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Ask someone to name a German wine and most people will give you the names of cheap bland sugary brands, which unfortunately Germany has now become associated with. German wine is more than Blue Nun, Liebfraumilch or Hock however. There is a wealth of very good quality delicious wine waiting to be discovered.
Winters in Germany are cold, and although summer and autumn are warmer, there is plenty of wind and rain to lash at grapes on a vine. Varieties grown in Germany have to be hardy to withstand the elements. Luckily Riesling is a hardy little grape, which because of the climate ripens slowly and develops rich complex flavours. River mists encourage noble rot, which makes sweet German wine. Although there are some good reds being produced, the majority of German wines are whites.
The widest grown grape is Riesling, which makes arguably the finest wines in Germany. Other white grapes grown include Silvaner, Muller-Thurgau and Pinot Gris but these are in much lower quantities.
The brilliantly named Spatburgunder, which makes delicate fine reds, is actually Pinot Noir so if you are a fan, look out for these wines. Also keep an eye out for deep red German wines made from Dornfelder, which can be a good price because they are relatively unheard of!
The best vineyards are on the mineral rich steep slopes around Germany's river valleys. Each region has a slightly different style owing to the soil, climate and tradition. Wines from the Mosel Saar Ruwer region can be lighter in style than other areas, but can be pricey. There are some good cheaper German wines to be found in less popular areas such as the Rheinhessen, around the Rhine, and Baden, in the south of Germany. Each area will have its share of very expensive and better value wines however, so it's worth exploring a little.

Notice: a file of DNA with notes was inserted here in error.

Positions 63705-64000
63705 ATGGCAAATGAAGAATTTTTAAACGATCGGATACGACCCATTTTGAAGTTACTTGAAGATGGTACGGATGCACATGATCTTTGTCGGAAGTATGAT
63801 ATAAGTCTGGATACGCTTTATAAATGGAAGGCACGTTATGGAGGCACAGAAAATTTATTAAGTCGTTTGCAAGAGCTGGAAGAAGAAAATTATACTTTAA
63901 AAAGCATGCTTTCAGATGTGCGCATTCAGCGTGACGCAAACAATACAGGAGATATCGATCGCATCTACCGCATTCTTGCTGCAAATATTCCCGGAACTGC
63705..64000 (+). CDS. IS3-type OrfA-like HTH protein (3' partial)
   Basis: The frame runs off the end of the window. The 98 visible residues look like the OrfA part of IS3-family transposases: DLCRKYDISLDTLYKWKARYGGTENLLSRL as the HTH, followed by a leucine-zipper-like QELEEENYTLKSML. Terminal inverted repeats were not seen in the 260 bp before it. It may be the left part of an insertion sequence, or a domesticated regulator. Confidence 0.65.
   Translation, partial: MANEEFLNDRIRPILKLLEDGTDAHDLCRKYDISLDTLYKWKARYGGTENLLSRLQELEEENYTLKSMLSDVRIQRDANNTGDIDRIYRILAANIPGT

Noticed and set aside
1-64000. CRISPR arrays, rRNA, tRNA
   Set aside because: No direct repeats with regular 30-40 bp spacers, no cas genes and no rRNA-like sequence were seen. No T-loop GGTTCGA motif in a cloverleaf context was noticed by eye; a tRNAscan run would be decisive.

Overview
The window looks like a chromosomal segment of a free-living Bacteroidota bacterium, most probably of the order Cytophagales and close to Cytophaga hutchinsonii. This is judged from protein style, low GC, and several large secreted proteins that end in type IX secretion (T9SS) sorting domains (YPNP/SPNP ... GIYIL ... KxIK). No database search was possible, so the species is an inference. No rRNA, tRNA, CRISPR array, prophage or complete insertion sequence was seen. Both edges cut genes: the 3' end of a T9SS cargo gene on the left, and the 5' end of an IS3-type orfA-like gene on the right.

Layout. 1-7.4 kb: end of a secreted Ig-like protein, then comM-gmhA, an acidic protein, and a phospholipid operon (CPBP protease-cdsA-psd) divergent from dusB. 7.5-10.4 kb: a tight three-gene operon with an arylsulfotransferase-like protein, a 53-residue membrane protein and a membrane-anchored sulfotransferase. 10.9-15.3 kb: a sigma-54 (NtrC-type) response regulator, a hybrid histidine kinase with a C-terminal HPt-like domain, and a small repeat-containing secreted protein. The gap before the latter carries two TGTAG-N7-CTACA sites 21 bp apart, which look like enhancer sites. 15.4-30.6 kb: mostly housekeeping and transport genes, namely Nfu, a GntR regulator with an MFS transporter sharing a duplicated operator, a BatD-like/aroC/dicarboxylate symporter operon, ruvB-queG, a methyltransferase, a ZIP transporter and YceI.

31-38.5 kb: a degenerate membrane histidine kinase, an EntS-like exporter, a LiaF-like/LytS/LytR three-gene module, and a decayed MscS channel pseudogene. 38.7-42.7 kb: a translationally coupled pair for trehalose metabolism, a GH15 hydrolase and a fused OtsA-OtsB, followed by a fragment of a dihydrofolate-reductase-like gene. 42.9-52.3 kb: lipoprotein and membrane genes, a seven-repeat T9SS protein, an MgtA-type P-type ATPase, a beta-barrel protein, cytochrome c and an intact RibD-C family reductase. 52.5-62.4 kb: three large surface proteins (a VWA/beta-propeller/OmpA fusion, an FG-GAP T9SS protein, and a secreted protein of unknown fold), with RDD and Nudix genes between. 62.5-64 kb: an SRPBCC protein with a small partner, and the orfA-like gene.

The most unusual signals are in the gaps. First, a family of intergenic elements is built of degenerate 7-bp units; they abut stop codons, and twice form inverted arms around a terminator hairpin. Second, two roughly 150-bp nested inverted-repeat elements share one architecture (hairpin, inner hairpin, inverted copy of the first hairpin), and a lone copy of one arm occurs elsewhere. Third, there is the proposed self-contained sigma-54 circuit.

Wines from Germany are unique in style. Whites (mostly Rieslings) are generally light in body and alcohol, and can range from dry and crisp, to sweet and unctuous. Wines (even the sweet ones) are often balanced by good acidity so they made perfect wines for spicy food. Whites are normally low in alcohol too so make perfect aperitifs. German wines can be costly but they are well worth a try!
Reds can range from being light and fruity in the case of Spatburgunder (Pinot Noir), to the deep and dusky Dornfelder. Traditionally reds were produced for the home market only, but there are now some very decent reds being produced for export too.